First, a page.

Nuapada/Kalahandi, Mar.7 : Congress party general secretary and Lok Sabha MP from Amethi today toured Orissa's backward Kalahandi-Bolangir-Koraput region, and spent a considerable amount of time interacting with tribals and other underprivileged sections of society.
Congress party sources told ANI that Gandhi got a good and positive response from the people he met, and especially paid attention to their day-to-day problems. The people of the region, which is also known as the country's hunger zone, informed Gandhi that they were facing problems with water and electricity, and were yet to benefit from schemes like the National Rural Employment Guarantee Act (NREGA) and the National Rural Health Mission (NRHM).
During day one of his four-day visit to Orissa, which is presently governed by the opposition Biju Janata Dal-Bharatiya Janata Party combine, Gandhi laid thrust on key issues like unemployment, education, health, farmer and tribal issues.
Starting the day from Nuapada, he visited Sinapali Village to inspect the implementation of Western Orissa Rural Livelihoods Project.
This is a joint venture of the state government and DFID - Britain's Department for International Development. Due to repeated droughts, agricultural system has deteriorated in the Kalahandi region. Watershed Development projects were planned to help in reclamation of land, growth in agriculture and livelihood pattern.
The highlight of his first day in Orissa was an nteraction with various tribal groups of Kalahandi. In Lanjigarh, he interacted on a one to one basis with tribal groups such as Dongria and Jharnia. He also had lunch in atribal home and listened carefully to the problems of tribal folk.
Later, he addressed a "Jungle Bachao Rally" (Save The Forest Rally) at Bhawanipatana, where he emphasised that the Central Government has been sanctioning and releasing funds for the uplift of the poor and downtrodden, but these funds were getting lost or wasted in transit. Gandhi said that he was the representative of the Orissa tribal communities in Delhi and would do his best for them.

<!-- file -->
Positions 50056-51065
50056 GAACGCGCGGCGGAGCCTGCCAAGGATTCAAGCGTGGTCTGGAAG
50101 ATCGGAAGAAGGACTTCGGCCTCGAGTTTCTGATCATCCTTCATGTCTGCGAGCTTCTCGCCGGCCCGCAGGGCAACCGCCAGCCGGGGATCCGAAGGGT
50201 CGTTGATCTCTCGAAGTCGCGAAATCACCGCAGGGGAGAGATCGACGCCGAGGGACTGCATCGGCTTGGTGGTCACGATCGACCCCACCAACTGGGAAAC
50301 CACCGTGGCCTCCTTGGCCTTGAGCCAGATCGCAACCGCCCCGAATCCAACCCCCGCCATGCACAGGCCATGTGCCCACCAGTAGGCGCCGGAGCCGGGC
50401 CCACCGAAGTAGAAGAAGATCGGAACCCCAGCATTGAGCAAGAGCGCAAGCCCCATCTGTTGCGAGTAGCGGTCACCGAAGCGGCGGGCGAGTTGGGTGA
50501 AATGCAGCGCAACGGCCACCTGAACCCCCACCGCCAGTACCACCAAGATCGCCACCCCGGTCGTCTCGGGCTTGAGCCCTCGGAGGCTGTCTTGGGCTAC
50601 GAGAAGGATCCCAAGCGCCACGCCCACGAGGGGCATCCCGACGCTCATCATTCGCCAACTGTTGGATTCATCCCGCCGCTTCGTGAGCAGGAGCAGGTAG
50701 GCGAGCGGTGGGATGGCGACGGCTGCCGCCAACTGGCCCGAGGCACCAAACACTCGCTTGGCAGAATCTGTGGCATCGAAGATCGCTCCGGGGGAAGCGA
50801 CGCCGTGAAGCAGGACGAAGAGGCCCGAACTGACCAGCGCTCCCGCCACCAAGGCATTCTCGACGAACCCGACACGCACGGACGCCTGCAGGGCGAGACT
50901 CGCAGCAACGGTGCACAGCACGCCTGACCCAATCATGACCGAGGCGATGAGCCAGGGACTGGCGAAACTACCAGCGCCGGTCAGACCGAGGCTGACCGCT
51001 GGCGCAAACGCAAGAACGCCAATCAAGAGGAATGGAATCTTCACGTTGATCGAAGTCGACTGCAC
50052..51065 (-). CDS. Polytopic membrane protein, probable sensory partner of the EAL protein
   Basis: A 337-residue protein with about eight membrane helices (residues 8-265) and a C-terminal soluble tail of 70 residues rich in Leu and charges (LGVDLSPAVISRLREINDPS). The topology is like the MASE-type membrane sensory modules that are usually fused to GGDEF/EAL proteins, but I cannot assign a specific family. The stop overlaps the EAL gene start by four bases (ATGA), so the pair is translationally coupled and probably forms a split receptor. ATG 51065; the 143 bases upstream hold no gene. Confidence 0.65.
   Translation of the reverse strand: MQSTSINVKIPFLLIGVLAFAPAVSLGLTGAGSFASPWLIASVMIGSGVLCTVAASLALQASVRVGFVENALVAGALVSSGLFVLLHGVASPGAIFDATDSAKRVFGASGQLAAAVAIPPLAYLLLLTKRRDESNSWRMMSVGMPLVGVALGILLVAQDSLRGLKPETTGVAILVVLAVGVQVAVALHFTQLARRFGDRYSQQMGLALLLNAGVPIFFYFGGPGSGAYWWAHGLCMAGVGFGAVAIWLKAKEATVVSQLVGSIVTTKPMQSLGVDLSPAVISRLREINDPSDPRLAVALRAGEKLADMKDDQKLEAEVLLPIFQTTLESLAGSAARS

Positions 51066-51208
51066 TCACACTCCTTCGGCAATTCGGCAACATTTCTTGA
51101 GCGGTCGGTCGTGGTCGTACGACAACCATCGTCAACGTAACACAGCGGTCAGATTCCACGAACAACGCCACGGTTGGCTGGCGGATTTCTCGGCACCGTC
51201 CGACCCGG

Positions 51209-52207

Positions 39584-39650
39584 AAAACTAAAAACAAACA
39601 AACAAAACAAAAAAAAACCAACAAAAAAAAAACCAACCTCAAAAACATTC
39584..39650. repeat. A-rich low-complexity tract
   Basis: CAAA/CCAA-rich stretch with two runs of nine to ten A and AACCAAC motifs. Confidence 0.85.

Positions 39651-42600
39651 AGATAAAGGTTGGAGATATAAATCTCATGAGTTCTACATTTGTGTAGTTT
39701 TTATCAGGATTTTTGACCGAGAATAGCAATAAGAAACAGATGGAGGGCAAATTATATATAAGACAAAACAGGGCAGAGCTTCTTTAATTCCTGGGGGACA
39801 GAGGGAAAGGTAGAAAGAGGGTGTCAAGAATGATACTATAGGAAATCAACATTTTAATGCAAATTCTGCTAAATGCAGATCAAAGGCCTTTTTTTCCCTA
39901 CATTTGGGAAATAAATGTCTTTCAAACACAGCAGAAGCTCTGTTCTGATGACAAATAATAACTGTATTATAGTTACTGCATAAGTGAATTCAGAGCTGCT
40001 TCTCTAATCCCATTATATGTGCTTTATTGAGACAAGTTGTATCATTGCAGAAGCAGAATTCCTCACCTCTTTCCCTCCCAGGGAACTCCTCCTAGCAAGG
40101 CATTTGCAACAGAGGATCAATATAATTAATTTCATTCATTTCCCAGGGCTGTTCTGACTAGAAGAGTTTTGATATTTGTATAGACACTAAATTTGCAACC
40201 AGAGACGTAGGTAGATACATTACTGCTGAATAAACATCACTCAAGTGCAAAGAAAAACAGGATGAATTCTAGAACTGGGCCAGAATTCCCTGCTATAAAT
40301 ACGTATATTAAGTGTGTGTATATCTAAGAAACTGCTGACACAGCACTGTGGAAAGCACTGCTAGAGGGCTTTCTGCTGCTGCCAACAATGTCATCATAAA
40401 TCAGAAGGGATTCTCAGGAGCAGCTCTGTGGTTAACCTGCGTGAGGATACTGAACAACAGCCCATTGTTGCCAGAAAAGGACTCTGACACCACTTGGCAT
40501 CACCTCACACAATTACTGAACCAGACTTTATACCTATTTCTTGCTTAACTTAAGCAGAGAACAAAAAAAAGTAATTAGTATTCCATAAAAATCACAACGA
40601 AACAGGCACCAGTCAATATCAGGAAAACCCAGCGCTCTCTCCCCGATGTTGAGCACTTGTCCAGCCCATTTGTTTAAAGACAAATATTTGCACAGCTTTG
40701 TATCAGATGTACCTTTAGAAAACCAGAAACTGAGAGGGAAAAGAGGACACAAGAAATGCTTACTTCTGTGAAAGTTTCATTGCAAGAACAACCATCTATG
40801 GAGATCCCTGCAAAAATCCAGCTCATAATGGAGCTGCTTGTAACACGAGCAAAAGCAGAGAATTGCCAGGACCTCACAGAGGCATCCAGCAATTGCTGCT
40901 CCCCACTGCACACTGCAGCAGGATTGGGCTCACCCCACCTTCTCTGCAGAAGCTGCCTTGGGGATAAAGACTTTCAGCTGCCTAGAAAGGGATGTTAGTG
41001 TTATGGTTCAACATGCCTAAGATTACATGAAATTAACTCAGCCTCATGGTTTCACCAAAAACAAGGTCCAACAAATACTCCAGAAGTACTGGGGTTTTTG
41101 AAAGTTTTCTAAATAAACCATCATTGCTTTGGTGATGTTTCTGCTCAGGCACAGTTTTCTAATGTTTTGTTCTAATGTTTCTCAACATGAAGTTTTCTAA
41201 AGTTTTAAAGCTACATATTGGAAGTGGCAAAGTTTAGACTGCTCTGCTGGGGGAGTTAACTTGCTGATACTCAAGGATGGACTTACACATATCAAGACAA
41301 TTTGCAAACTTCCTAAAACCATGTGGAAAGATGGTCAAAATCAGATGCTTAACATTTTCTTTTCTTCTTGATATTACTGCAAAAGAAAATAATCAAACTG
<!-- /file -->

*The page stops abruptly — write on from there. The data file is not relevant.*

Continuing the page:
"I am your sepoy (soldier). I have had a family link with Orissa and it is my duty and will be my endeavour to see that the people of Orissa get their just due," said Gandhi.
After the rally, Gandhi visited Damanjodi in Koraput and interacted with forest dwellers from nearby villages.
He also interacted with representatives of the National Students' Union of India (NSUI), who sought to know how to make an entry into politics.
The scion of the Nehru-Gandhi family told them that entering politics was a difficult and long drawn out process. He said people desirous of entering politics needed to first register themselves as members of a political party, work assiduosly for that party in whatever assignments were given to them, and then slowly rise through the ranks to take on leadership roles.
One eight-year-old asked him "What is your dream for Orissa?" and Gandhi said he would like to see the state's identity change from from one of the most underdeveloped regions of the country, to a rich and vibrant entity. He said the state is rich in mineral resources and steps should be taken to safeguard it and use it for its development.
Gandhi's visit to Orissa's underdeveloped Kalahandi area assumes significance, as a controversy has arisen over a project to mine for bauxite in the Niyamgiri hills.
Tribals claim that the project will force them from their homes and destroy their livelihood.
Activists say the open-cast mine would also wreck the rich biodiversity of the hills. They will also disrupt key water sources that supply springs and streams in the area and feed two rivers which irrigate large farmlands.
From an environment conservation point of view, the Niyamgiri Hills is part of an elephant corridor which shelters leopards and is the only known home in Orissa of the rare golden gecko.
ver four days, Gandhi will visit as many 13 of the State's 30 districts.